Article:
Proud to Practice
I am offended by NASW President James Kelly's November column statement that "social work educators are the backbone of the social work profession." I had a visceral response to reading it — the statement took away my breath and punched me in the gut. For a sharing profession, this appears self-aggrandizement. Why would the social work profession ever choose among its members that one category is better than another, and create divisions rather than bridges?
I did not choose to be a social worker because of a social work educator. I chose the social work profession long before I ever had a social work teacher. I chose social work upon the direct observation of practicing social workers.
Carolyn Hubenak, LCSW, ACSW
Help People Help Themselves
I concur with the opinions offered by Ursula Falk (Letters, January News) regarding the new health care plan. This plan will not solve the problem, but will serve to diminish the coverage of many working people already in place. As a medical social worker in a hospital and a returned Peace Corps volunteer, I strongly support the idea that the best help we can give people is to help them help themselves. We are not doing that, but are encouraging increased dependence on government to take care of everybody. This is not healthy. The workers and companies being increasingly taxed are becoming fewer and fewer. How can one person's taxes provide for 10 or even more? That scenario just leads to more and more people needing help.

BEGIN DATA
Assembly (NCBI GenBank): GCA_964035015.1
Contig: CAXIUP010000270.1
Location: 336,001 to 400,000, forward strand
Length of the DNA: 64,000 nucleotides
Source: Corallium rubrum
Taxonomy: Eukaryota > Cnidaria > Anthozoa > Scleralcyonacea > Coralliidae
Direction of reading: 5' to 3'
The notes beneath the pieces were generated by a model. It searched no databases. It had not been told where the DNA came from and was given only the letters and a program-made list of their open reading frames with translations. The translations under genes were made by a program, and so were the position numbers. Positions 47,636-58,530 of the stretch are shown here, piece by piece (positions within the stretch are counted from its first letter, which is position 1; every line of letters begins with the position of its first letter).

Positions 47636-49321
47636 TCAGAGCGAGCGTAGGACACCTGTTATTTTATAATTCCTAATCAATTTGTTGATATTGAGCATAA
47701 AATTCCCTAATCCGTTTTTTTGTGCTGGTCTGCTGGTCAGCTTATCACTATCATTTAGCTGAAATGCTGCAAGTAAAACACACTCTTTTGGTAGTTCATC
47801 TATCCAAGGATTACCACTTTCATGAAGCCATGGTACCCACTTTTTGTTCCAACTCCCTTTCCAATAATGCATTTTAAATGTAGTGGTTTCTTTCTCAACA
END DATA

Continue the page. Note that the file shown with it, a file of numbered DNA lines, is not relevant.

Patricia Bader, LCSW, ACSW Rockaway, N.J.
Health Care, Not 'Handout'
I am astonished that Ursula Falk (Letters, January News). considers a decent health care system a "handout." Many other countries have managed to devise systems of health care that cost less and have better outcomes than ours. Have all these countries weakened the moral fiber of their citizens? Do we consider public libraries and clean water systems handouts?
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